revived Jack, who, realizing his danger,
plunged forward, and drove his knife to the
hilt in the body of the savage. The la.
dian gave his death yell as he sprang
aloft, his hand still clutched the hair of the
trapper, and carried it with him, thus ac
tually scalping him. The two beings
closed-round each other, in their death
struggle : and as the eivage breathed out
, his life, Jack also became unconscious.
When the trapper came to.himaell, the
sun was high in the heavens ; and he was
alcove upon the (treat ptairie. The blood
from his wounde d head had flowed clown
over his face t and, drying, had so closed
his eyes that it was only with great diffi
culty that he opened them. His head
seemed burning with pain; and hardly
conscious of what he was doing, hecrawled
a few rods to the left, where was a stream
of water, and washed his wounds. ibis
done he felt considerably relieved , and
placing his cap upon Ins head, began to
really think that It was not time (or bin - .
to 'go under.' I'he wound in hi., thigh
pained him little, but his scalpless head
was terrible.
'Ugh ! you thundering devil I' hissed
he, as he surveyed the fallen savage, •you
got enough o' ha'r liftin' that time, didn't
yer. Whoop.'
As if some sudden hope had sprung up
in the trapper's heart, his ghastly counte
nance twisted into a sickly smile,
'Spoon we trade ha's!'
As he said this, he stooped, and seizing
the tuft upon the savage's head tore tt off
by the route, and then gave the body a con
temptuous kick.
'Flint ar sflair, I calclate, is wot !lain%
never been done. Just think, a decent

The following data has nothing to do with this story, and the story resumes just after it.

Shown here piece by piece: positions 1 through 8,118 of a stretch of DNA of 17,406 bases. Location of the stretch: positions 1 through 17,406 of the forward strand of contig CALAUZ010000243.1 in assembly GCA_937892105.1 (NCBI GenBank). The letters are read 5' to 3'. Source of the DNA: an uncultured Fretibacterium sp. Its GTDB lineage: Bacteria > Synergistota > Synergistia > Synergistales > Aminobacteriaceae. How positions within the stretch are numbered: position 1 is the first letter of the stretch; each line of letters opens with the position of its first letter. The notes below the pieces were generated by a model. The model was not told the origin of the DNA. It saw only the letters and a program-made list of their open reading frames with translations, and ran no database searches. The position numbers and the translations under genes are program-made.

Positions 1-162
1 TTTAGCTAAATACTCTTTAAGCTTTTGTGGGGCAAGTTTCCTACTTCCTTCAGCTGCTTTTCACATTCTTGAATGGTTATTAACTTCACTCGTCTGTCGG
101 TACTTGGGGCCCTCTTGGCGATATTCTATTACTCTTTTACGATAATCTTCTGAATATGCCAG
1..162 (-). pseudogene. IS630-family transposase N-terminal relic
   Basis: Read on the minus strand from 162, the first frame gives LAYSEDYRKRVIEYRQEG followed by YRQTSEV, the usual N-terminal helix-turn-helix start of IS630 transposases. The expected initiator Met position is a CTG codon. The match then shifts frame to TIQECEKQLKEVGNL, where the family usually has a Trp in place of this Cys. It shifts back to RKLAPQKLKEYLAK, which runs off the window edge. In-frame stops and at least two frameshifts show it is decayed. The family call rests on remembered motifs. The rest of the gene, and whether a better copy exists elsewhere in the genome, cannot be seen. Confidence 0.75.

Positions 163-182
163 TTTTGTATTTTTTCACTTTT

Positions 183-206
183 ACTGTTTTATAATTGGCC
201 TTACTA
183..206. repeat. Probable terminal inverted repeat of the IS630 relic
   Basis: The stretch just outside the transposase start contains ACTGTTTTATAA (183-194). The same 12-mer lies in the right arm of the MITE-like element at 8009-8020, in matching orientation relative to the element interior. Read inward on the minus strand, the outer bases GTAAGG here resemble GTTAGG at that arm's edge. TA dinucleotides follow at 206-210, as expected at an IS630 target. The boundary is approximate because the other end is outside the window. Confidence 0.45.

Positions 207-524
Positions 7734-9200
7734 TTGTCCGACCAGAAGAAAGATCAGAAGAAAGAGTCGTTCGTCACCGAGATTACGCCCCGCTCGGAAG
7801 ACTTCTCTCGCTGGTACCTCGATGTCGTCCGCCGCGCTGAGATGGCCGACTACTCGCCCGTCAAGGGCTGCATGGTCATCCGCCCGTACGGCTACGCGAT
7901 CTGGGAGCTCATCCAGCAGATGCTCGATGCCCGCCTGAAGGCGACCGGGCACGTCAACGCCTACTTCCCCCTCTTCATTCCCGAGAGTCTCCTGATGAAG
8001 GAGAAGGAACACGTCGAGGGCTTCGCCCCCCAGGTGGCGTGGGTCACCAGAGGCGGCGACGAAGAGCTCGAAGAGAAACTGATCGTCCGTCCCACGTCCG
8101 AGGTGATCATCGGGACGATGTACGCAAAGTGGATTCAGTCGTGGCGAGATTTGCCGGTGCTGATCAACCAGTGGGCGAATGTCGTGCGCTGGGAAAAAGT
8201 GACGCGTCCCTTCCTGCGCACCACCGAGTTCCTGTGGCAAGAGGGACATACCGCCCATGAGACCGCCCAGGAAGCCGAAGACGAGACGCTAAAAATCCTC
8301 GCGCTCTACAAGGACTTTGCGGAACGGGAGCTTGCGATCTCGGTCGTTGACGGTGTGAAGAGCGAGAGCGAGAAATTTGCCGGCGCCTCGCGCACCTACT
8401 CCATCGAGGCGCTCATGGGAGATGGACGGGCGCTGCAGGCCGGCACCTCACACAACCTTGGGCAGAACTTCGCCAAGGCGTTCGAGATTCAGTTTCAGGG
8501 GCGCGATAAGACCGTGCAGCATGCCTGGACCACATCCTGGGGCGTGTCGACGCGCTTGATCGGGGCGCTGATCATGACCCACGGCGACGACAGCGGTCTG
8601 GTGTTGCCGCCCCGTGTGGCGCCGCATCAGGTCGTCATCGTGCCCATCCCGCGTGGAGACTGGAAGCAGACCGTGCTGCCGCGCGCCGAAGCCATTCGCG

white man tradin' ha'r with a theiving,
cowardly, nll.fired copperakin ! Wagh I'
Jack felt a strange feeling darting
through his system. His pain seemed to
cease, and the prairie appeared alive with
Indians, all with horrid visages ' hurrying
towards him. Full of terror, he uttered a
fierce yell, and darted away. He was de
Late one afternoon, as a company of
emigrants wore slowly wending their any
over the far plains of the West, toward
California, they espied a solitary hunter
in the distance approaching. They watch.
ed him with intertst until he came up
when they seemed ate loss to tell whether
he was an inheiitant of this world or some
strange phantom that their imagination
had conjured up. His bloodshot eyes
protruded from their sockets, and his sunk
en face was covered with grizzly hair,
while hardly a fragment of his garments
remained upon him. In reply to their ques•
tions, he gave a vacant stare, and seemed
unconscious that any person was near him.
Ile permitted himself to be handled and
examined, and was as docile as a child.—
When by accident his cap was removed,
the spectators shrunk back in horror. He
seemed literally a walking corpse !
The good emigrants came to a halt for
the day, and the trapper way committed
to the care of a physician who accompa
nied them. Day after day they nursed
him until they arrived at California, where
he was still taken care of, rind finally re
covered—thus presenting the strange spec
tacle of a living man who hall been
scalped I He related his story to his
friends; end thanking them As beet he
could, left them.
But whet is probably as singular as
anything that has been related, is the fact
that Snapper Jack actually visited the
Wahsatch Mountain again upon a horse.
He affirmed that he came across the two
mouldering skeletons of the savages who
caused him so much trouble ; and in the
whitened bones of one hand he beheld lila
own scalp, and carried it with him. But
what affected hint the most was the remains
of his faithful horse.
He remained a number of month, in ihe
mountains, without encountering an ene
my ; and finally returned to Independence
seemingly well pleased with his fortune.
Whether he actually discovered gold is un
known and will probably remain so anti!
he chooses to tell.
or- A clam merchant, meeting one of
his own fraternity the other day, whose
pony might be co'sidered as a beautiful
specimen of an equine skeleton, remons
trated with the owner, and asked him if he
ever fed him. Ever feed him ! Come,
now, that's a good tin,' was the reply ;
f he's got a bushel and a half of oats ut